Pride, Goethe, Before the Fall—A Letter from the Managing Editor SpecGram Vol CLV, No 2 Contents The Symptoms and Warning Signs of Framework Psychosis—Dr. Pill, M.D.

Letters to the Editor

A Plea For Decency

Linguistics has gone bad, and we need to do something about it.

Our discipline is riddled with sinful words like syntax, syndeton, synthetic, and crude innuendos such as genitival, clitic, deictic, and dangling participles. Is it a mere happenstance that durative sounds like the name of a condom? No, it is not. It is a deliberate attempt to vulgarise the field of linguistics by gaudy grammarians after having spent too many nights at X-Bars.

These all too obvious attempts at sexualising our discipline must be stopped. It is a moral crime to allow innocent, pure students to be bombarded with such tawdry terms as c-structures (we all know what the c-word is, and it ain’t a count noun, I can tell you that), cross-over phenomena (an obvious allusion to unmoderated sexual experimentation), dominance & subordination (need I even explain that one?), and too many more. We must rid our textbooks from embeddings, unifications, copulatives, and focus (surely the most unrefined party cry I’ve ever heard!).

I realise that some of these derive from lewd linguists’ sub-conscious sexual neuroses. Clearly some of us need to visit a shrink. But doubt not that many of these allusions and innuendos are deliberate attempts to discredit linguistics as a serious field of study.

The time has come to act. We need to clean up our filthy discipline from these horrible STDs (Scientific Terminological Diseases). We need to appoint a Guardian of Scientific Decency. Someone who can act as a moral mentor and secure the chastity of our students’ intellectual development.

Please send your nominations for candidates to “Lost & Found Dept., The United Nations Building, New York, USA”. Someone will be in touch with you for further instructions.

John Miaou


Dear John,

Ummmmm. Uhhh. Wow. That’s, uh, a perspective.



Dear Editors,

I’ve read H. Barca’s letter1 with great interest. I totally agree with him on the topic of the abuse of footnotes,2 but I’d like to remind the linguistic community that, although long unrecognised, the real function of footnotes in footnotes lies elsewhere: their raison d’être is to create the impression of witnessing an academic discourse unravelling itself in real time, with all the infinite recursions language is famous for.3 Footnotes, therefore, have not so much a pragmatic function, but a mimetic4 one.

Yours sincerely,
D. Argyropoulou
Research Group for Intervocalic Spirantisation and Initial Aphaeresis
Universitat Liura de Sent-Gaudenç

1 SpecGram CLIV.4
2 I especially agree with the following: “If something is important, put it in the main body of the text. If it’s not important, don’t include it in your paper at all.” After all, linguists still keep their footnotes within reasonable limits, which is probably a direct consequence of their suffering from Physics Envy and graphically denying any link to the much more footnote-laden writing style commonly found elsewhere in the Humanities.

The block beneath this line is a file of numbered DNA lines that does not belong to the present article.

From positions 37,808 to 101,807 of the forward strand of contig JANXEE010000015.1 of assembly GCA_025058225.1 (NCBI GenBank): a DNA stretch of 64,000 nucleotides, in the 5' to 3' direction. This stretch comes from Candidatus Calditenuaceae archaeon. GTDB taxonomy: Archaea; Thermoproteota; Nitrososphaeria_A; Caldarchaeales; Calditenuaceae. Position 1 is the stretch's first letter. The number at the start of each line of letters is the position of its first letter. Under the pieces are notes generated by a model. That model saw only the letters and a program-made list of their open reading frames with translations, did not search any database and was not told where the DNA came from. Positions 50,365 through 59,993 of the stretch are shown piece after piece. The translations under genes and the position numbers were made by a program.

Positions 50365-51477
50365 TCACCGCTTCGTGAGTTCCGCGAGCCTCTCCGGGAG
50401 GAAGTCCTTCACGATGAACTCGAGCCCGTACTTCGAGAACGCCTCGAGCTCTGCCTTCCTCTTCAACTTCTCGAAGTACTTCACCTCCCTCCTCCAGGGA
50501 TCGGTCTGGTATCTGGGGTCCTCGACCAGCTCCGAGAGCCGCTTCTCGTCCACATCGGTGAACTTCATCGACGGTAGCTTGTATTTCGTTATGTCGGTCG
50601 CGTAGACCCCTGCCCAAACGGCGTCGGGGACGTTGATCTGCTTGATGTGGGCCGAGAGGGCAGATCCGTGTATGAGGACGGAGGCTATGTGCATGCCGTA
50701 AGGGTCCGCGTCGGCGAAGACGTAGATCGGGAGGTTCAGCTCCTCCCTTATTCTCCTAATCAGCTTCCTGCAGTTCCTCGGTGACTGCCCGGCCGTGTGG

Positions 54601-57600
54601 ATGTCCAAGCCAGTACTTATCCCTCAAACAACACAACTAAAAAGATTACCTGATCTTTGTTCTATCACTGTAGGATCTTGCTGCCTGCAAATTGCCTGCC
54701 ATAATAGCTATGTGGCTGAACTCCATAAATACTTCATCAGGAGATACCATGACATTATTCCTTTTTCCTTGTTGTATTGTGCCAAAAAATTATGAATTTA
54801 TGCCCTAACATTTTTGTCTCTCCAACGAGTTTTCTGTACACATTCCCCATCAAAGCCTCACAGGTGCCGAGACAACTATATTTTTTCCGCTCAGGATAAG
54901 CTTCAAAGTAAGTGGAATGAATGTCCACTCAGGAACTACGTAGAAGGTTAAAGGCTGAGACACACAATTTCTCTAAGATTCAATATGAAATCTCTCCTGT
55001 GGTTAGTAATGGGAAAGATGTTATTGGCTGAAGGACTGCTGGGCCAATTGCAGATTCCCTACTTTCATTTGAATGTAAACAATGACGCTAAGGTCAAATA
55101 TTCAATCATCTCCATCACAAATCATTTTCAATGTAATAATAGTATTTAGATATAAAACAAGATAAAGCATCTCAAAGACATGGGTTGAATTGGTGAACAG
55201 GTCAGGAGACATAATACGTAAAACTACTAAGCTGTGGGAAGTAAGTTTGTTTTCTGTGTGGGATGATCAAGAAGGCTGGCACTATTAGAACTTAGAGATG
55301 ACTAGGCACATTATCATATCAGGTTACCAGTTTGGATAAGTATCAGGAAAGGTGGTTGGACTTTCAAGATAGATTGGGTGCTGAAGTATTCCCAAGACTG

3 See, for example, Chomsky 2006, Language and Mind, Cambridge: Cambridge University Press, or any other of the thousands of references on this topic.
4 Depending on the reader’s disposition, they can also have an entertaining function, thereby creating a whole new level of meta-analysis.


Dear D.,



1 By “Hmm” we mean to indicate that we agree1.1 with what you are saying.
1.1 Our agreement is, naturally, only general1.1.1 in nature; some specifics1.1.2 require further pondering.
1.1.1 Though there are certainly some specifics we do agree with, like the whole Physics Envy thing, and recursion.
1.1.2 Some specific specifics we were thinking of: entertainment, and “a whole new level of meta-analysis”. That really is a sad and nasty business. We really like recursion. Is it really appropriate for academic discourse to be treated as mere entertainment? We have mixed feelings on this. While “a whole new level of meta-analysis” is almost certainly exactly what you meant, “a whole nother level of meta-analysis” just sounds so much better.,, We really, really like recursion. Even the infinite1.1.1.2 kind! See every issue ever of SpecGram, for instance. Not all of the editors agreed with this statement. Some of them threatened to quit over it. But we agree that meta- is the most under-utilized among the over-used meta-morphemes. One who threatened to quit was Butch McBastard. This may be recursive. Or maybe meta-recursive. We certainly hope so. Which is why several editors demanded we print the statement, even though they didn’t agree with it. Two chances of me quitting: fat and slim! —B. McB.


Speculative Grammarian accepts well-written letters commenting on specific articles that appear in this journal or discussing the field of linguistics in general. We also accept poorly-written letters that ramble pointlessly. We reserve the right to ridicule the poorly-written ones and publish the well-written ones... or vice versa, at our discretion.

Pride, Goethe, Before the Fall—A Letter from the Managing Editor
The Symptoms and Warning Signs of Framework Psychosis—Dr. Pill, M.D.
SpecGram Vol CLV, No 2 Contents